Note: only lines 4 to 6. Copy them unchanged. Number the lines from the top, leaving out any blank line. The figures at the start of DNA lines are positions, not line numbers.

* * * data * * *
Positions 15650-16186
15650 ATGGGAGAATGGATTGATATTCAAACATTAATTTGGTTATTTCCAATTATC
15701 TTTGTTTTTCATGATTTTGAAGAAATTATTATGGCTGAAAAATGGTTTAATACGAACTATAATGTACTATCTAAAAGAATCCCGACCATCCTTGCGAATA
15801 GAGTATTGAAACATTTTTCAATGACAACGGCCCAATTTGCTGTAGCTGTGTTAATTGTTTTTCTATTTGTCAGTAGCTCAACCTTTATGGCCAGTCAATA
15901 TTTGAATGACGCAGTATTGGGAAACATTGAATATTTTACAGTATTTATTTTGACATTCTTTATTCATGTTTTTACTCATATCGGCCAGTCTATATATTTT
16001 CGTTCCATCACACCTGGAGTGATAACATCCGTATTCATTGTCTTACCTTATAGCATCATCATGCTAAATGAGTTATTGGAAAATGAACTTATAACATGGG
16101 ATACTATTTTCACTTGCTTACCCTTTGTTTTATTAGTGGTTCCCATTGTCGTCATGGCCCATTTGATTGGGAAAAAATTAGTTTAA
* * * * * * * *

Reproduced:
15801 GAGTATTGAAACATTTTTCAATGACAACGGCCCAATTTGCTGTAGCTGTGTTAATTGTTTTTCTATTTGTCAGTAGCTCAACCTTTATGGCCAGTCAATA
15901 TTTGAATGACGCAGTATTGGGAAACATTGAATATTTTACAGTATTTATTTTGACATTCTTTATTCATGTTTTTACTCATATCGGCCAGTCTATATATTTT
16001 CGTTCCATCACACCTGGAGTGATAACATCCGTATTCATTGTCTTACCTTATAGCATCATCATGCTAAATGAGTTATTGGAAAATGAACTTATAACATGGG